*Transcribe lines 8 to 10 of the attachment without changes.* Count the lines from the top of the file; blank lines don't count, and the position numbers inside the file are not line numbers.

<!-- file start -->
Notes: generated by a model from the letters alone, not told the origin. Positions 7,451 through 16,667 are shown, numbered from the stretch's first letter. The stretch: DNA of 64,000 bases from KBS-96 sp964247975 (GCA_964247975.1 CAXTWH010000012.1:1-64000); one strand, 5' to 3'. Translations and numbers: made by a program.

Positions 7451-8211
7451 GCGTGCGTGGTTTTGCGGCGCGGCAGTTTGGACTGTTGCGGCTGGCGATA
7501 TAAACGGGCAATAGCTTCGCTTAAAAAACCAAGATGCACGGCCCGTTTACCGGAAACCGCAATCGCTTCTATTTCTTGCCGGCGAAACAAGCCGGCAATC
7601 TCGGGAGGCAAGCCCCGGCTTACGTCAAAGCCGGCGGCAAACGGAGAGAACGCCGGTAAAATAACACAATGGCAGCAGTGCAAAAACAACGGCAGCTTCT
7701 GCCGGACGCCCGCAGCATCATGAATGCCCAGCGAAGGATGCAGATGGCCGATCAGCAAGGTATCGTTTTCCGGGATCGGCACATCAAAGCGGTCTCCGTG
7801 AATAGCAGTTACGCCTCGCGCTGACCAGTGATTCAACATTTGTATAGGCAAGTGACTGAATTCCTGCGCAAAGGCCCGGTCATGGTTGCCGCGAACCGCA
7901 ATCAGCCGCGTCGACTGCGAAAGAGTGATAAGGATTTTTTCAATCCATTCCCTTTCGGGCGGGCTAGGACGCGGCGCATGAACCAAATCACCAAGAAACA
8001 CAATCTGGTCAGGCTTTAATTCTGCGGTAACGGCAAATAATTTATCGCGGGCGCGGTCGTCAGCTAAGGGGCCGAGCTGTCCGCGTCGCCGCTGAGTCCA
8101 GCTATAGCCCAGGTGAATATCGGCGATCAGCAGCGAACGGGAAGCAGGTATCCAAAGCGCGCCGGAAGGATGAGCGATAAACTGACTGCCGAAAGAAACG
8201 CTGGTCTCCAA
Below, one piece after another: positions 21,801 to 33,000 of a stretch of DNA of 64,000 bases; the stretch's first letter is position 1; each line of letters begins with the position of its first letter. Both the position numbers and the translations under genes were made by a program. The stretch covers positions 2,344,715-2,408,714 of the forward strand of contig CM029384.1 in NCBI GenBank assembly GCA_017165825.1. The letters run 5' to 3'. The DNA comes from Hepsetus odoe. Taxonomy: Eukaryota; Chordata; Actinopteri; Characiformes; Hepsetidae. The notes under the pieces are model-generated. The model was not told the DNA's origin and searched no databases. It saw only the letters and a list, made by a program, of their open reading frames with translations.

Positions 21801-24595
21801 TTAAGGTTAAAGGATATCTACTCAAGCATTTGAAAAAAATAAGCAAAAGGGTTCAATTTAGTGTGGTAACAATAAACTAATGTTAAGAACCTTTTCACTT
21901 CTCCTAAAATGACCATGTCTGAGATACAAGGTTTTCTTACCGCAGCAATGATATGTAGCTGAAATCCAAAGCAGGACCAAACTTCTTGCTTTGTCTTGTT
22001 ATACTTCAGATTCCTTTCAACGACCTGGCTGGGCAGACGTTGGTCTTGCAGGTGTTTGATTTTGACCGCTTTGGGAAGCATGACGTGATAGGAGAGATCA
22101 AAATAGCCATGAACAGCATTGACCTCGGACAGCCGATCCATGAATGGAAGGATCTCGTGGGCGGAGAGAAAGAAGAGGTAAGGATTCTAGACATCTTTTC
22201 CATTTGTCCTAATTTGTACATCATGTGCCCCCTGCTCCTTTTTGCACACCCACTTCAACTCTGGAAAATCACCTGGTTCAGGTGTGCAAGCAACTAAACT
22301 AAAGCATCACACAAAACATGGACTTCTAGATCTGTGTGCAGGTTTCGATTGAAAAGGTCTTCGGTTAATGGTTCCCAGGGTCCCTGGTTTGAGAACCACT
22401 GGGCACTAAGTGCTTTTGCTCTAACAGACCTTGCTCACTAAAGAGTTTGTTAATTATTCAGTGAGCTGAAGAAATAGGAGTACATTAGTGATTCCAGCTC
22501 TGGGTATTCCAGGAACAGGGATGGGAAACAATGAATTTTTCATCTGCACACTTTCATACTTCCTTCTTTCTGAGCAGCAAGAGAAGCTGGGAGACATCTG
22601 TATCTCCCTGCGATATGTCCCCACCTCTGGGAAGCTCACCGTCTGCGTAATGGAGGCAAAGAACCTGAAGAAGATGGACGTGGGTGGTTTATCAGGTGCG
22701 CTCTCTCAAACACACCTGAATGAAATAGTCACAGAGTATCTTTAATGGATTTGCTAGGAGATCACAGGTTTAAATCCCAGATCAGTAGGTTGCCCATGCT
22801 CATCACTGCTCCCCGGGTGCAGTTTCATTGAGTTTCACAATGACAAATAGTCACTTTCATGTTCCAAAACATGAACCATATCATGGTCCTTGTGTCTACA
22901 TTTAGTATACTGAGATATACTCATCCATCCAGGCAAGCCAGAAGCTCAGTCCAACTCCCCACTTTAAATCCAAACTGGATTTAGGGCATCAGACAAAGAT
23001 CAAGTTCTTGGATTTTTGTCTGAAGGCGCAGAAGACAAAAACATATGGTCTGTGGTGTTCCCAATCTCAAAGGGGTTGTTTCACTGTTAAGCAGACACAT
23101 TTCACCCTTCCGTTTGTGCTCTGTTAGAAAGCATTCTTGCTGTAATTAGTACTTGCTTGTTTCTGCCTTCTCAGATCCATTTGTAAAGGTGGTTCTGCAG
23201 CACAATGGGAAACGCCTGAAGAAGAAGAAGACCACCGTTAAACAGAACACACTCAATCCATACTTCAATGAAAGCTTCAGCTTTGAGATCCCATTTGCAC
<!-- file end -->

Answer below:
7901 ATCAGCCGCGTCGACTGCGAAAGAGTGATAAGGATTTTTTCAATCCATTCCCTTTCGGGCGGGCTAGGACGCGGCGCATGAACCAAATCACCAAGAAACA
8001 CAATCTGGTCAGGCTTTAATTCTGCGGTAACGGCAAATAATTTATCGCGGGCGCGGTCGTCAGCTAAGGGGCCGAGCTGTCCGCGTCGCCGCTGAGTCCA
8101 GCTATAGCCCAGGTGAATATCGGCGATCAGCAGCGAACGGGAAGCAGGTATCCAAAGCGCGCCGGAAGGATGAGCGATAAACTGACTGCCGAAAGAAACG